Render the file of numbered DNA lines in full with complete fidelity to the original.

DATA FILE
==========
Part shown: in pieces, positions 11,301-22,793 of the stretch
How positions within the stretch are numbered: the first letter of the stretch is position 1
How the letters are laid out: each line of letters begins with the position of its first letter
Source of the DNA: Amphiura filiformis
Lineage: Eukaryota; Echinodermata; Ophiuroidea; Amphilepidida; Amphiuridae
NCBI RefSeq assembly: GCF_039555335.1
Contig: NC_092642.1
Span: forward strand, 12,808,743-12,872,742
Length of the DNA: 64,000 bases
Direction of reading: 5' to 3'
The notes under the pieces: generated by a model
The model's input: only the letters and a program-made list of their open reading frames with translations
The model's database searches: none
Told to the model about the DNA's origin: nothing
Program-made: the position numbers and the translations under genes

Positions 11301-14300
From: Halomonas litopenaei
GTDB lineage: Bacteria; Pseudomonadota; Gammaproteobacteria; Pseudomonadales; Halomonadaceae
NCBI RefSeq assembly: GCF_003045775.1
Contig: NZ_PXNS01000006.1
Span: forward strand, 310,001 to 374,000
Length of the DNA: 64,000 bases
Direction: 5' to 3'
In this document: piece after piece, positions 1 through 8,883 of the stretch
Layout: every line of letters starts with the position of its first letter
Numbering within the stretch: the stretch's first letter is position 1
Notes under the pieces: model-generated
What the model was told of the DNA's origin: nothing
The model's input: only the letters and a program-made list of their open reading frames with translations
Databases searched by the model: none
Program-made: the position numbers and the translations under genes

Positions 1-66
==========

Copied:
Part shown: in pieces, positions 11,301-22,793 of the stretch
How positions within the stretch are numbered: the first letter of the stretch is position 1
How the letters are laid out: each line of letters begins with the position of its first letter
Source of the DNA: Amphiura filiformis
Lineage: Eukaryota; Echinodermata; Ophiuroidea; Amphilepidida; Amphiuridae
NCBI RefSeq assembly: GCF_039555335.1
Contig: NC_092642.1
Span: forward strand, 12,808,743-12,872,742
Length of the DNA: 64,000 bases
Direction of reading: 5' to 3'
The notes under the pieces: generated by a model
The model's input: only the letters and a program-made list of their open reading frames with translations
The model's database searches: none
Told to the model about the DNA's origin: nothing
Program-made: the position numbers and the translations under genes

Positions 11301-14300
From: Halomonas litopenaei
GTDB lineage: Bacteria; Pseudomonadota; Gammaproteobacteria; Pseudomonadales; Halomonadaceae
NCBI RefSeq assembly: GCF_003045775.1
Contig: NZ_PXNS01000006.1
Span: forward strand, 310,001 to 374,000
Length of the DNA: 64,000 bases
Direction: 5' to 3'
In this document: piece after piece, positions 1 through 8,883 of the stretch
Layout: every line of letters starts with the position of its first letter
Numbering within the stretch: the stretch's first letter is position 1
Notes under the pieces: model-generated
What the model was told of the DNA's origin: nothing
The model's input: only the letters and a program-made list of their open reading frames with translations
Databases searched by the model: none
Program-made: the position numbers and the translations under genes

Positions 1-66